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'There are no good decisions here': Budget proposing cuts approved by Santa Maria City Council
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'There are no good decisions here': Budget proposing cuts approved by Santa Maria City Council

The Santa Maria City Council on Tuesday approved the 2020-22 budget, with adjustments to provide further funding to the library, Paul Nelson Aquatic Center and Mayor's Task Force on Youth Safety, while protesters rallied outside City Hall. 

The 364-page budget, shaped by severe revenue losses due to the COVID-19 pandemic, had proposed furloughing employees and maintaining closures at the city library branches through September and at the pool through January, in order to save money in other departments. 

The budget also called for cuts totaling approximately $40,000 to the Mayor's Task Force on Youth Safety, which provides diversion programs to youth in the city.

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Demonstrators, the majority protesting the closure of the pool and others calling for law enforcement defunding, gathered outside City Hall with signs but were not allowed inside as chambers are closed to the public due to the COVID-19 pandemic.

After four hours of discussion, the council approved the budget in a 4-1 vote, with Councilwoman Gloria Soto dissenting, after receiving dozens of written and call-in comments criticizing the budget, mainly regarding the pool and library closures.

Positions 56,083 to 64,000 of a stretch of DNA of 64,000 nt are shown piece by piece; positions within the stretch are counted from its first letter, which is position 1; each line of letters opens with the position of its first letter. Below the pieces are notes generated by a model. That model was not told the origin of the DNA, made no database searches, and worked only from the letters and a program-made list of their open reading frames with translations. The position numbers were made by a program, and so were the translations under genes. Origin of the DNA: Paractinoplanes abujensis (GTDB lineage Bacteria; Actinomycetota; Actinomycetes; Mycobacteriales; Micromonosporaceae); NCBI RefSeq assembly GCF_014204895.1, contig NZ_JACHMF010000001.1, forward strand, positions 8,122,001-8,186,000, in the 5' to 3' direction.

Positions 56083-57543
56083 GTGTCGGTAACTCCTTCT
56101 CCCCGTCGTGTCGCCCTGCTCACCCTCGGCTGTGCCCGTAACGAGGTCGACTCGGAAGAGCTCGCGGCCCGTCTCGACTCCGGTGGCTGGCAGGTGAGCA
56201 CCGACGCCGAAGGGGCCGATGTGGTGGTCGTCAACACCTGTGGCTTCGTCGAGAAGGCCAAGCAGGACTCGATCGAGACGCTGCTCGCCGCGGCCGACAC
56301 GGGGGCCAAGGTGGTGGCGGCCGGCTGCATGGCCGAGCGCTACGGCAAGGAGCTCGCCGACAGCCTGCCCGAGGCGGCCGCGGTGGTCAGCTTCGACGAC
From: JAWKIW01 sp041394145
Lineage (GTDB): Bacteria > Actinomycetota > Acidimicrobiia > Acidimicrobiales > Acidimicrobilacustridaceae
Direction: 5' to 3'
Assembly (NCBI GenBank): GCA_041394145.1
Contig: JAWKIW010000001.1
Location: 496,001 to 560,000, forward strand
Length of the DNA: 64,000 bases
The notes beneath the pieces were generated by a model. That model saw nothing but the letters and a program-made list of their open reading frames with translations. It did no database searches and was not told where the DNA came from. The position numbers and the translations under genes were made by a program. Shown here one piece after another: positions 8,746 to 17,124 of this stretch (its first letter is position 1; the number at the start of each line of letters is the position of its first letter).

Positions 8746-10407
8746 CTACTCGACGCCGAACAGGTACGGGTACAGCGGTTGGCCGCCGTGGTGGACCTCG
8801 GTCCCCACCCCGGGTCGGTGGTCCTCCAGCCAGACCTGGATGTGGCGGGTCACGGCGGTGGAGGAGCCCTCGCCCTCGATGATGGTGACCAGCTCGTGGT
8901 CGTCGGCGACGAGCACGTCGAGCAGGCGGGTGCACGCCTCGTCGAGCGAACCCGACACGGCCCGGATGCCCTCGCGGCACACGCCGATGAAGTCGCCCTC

In their decision, council members directed city staff to find ways to pull budget funding from capital projects, with the reasoning that those projects can be delayed in order to move up the reopening dates for the pool and library and provide further funding to the Mayor's Task Force on Youth Safety. 

According to city spokesman Mark van de Kamp, a total of $558,000 will be redirected from various capital projects to these sources, preventing further furloughs of library staff and pool lifeguards. 

Council discussion

Council members went in circles discussing the logistics of reopening the library and Paul Nelson pool, which was closed in December for renovations and originally scheduled to open by the summer.

Soto stated that moving funds away from the library and the mayor's task force would be detrimental to youth in the community. 

"What we’re seeing as we hear demonstrators outside, is that we are defunding our human infrastructure. Part of that means investing in our young people. It’s mind-boggling to me that as we’re trying to balance the budget, we’re taking a large portion from library and Recreation and Parks," Soto said. 

Under the current Santa Barbara County public health order, outdoor pools are permitted to reopen with services limited mostly to lap swimmers and widespread recreational swimming not permitted at this time. 

While libraries are still not permitted to reopen fully to the public, some in Santa Barbara County have begun to offer curbside pickup and other in-person services.

The Santa Maria system, however, which has branches in Orcutt, Cuyama, Guadalupe and Los Alamos, is still only offering online services, shouldered by a reduced staff of two part-time and five full-time employees.